I'm not sure what I think about Wikipedia, except that it is an important and bold experiment in digital communication. It tends to level the playing field, allowing amateurs the ability to compete with professionals in the evaluation and distribution of information. This can be good or bad. Sometimes, experts can benefit from having their complacency challenged. At other times, it gives undue power to troublemakers and idiots. I have heard too many stories of intelligent and knowledgeable researchers abandon the forum of Wikipedia in frustration.
My personal experience with Wikipedia has been generally favorable. Yet it is sometimes an uneasy experience for me. A Wikipedia article is kind of like a football game in slow motion. When I tune in, I don't know who has the ball, or which side is winning or even how many sides there are. In my research, I have found contradictions with more traditional websites, but further research has usually vindicated the information on Wikipedia. I like the way inaccurate information can be challenged and changed, even if it leads to a volatile and unstable situation. I guess my biggest complaint is that I occasionally hear about obscure articles being deleted on topics that are of great interest to me, but apparently of little consequence to the general population.
This situation becomes especially interesting when you deal with very controversial topics like Jehovah's Witnesses and other high control groups and cults. Difficulties arise in researching Jehovah's Witnesses that make Wikipedia a valuable resource. Jehovah's Witnesses believe they are the best source of information on their beliefs and practices. Alas, they are one of the worst. They are not allowed to question or research both sides of their beliefs. If they do, they can be disfellowshipped and shunned for apostasy. Their leadership also hides important information from their members. Their leaders receive confidential letters and guidebooks that contain scandalous policies that the average Witness has no knowledge of. It is also common to revise or suspend the publication of literature when it contains embarrassing information, like failed prophecies or former understandings.
Jehovah's Witnesses are also trained in how to present their beliefs. When studying with potential recruits, they will often avoid or delay difficult subjects until the student is already molded into their way of thinking. Sometimes, people get baptised without a proper understanding of the possible consequences if they commit an unapproved action or began to question official teachings. Jehovah's Witnesses also have a peculiar view of honesty. They employ a doctrine called theocratic warfare. They feel it is proper to withhold or distort the truth if they don't think someone is entitled to it.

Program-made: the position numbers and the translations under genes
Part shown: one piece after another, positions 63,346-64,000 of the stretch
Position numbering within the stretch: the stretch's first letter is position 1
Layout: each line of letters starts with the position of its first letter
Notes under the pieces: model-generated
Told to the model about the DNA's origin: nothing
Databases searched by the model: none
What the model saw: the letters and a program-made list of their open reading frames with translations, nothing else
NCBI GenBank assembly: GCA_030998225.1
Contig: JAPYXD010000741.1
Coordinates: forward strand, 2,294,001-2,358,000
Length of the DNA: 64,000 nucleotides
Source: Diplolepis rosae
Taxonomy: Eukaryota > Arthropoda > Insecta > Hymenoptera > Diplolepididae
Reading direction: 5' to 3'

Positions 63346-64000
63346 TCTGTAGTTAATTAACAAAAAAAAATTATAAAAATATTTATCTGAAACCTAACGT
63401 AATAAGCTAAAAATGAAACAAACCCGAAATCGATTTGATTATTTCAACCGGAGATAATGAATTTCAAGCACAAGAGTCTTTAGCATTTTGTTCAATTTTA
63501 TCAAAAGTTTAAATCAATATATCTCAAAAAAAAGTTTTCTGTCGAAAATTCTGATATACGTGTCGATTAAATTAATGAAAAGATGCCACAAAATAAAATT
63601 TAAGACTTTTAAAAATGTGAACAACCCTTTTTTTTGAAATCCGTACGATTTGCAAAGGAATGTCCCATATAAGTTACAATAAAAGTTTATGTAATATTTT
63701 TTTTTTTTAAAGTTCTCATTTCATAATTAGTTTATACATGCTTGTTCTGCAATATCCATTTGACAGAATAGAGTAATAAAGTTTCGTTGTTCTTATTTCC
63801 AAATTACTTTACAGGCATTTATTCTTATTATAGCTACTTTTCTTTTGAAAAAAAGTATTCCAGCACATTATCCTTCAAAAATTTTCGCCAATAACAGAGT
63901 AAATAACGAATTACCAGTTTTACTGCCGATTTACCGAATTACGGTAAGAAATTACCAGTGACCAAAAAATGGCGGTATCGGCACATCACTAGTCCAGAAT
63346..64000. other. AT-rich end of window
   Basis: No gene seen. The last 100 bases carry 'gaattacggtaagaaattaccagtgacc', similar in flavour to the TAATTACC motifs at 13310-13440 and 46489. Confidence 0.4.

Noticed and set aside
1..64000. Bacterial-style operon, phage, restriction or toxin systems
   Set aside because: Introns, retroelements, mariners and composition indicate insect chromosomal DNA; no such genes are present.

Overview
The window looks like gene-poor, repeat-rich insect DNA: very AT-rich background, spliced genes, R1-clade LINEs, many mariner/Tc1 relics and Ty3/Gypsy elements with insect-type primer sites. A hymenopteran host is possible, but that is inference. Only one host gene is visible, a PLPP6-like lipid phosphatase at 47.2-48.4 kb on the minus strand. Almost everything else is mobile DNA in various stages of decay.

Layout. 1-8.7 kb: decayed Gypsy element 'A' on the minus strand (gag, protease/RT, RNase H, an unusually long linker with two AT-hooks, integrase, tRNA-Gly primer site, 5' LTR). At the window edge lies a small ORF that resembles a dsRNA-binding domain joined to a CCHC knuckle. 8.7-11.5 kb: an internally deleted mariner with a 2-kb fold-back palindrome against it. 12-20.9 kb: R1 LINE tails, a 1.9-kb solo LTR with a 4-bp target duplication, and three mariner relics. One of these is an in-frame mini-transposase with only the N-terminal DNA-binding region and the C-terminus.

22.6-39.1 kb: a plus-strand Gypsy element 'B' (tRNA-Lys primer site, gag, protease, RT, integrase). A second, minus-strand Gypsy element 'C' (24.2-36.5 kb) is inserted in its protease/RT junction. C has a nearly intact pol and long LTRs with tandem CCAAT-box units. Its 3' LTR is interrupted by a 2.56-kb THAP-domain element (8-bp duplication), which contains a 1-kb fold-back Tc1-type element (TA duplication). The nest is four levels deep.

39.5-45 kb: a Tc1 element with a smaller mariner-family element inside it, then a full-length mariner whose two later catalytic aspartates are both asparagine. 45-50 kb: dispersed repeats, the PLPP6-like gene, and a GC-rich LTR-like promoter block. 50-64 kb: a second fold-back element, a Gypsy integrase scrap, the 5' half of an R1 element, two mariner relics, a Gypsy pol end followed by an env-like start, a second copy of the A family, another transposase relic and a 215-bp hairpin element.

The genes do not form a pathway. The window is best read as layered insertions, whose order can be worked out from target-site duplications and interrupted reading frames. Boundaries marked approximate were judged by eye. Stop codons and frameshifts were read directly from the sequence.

This can make it difficult to research a controversial group like Jehovah's Witnesses. The official sites of Jehovah's Witnesses are primarily interested in making converts, so they have a strong incentive to hide or downplay negative information about themselves. I think information from former members is better, because they have seen both sides of the issue. However, many of them have suffered terribly at the hands of the Watchtower organisation, so they may sometimes have a tendency to exaggerate or not fact check everything properly. Many christian churches are critical of Jehovah's Witnesses and may publish some good information, but it often becomes obvious that they are primarily interested in advancing their own theological views.
I think Wikipedia articles can play a useful role in research about Jehovah's Witnesses. There is a process for removing incorrect information and it receives contributions from authors with multiple points of view. I am hopeful that current Jehovah's Witnesses may be more comfortable researching their own religion on Wikipedia than going to an "apostate" site. This would be a great improvement over the Jehovah's Witness habit of getting all their information about Jehovah's Witnesses from Jehovah's Witnesses. So here are some links to some of the more popular Wikipedia articles about Jehovah's Witnesses and the Watchtower Society. This does not imply endorsement of the information in these articles and I always recommend reading multiple sources when doing research.
The Watchtower Announcing Jehovah's Kingdom
Controversies Regarding Jehovah's Witnesses
Governing Body of Jehovah's Witnesses
Supreme Court Cases Involving Jehovah's Witnesses
Persecution of Jehovah's Witnesses in Nazi Germany
Jehovah's Witnesses and Child Sex Abuse
Jehovah's Witnesses and the United Nations
New World Translation of the Holy Scriptures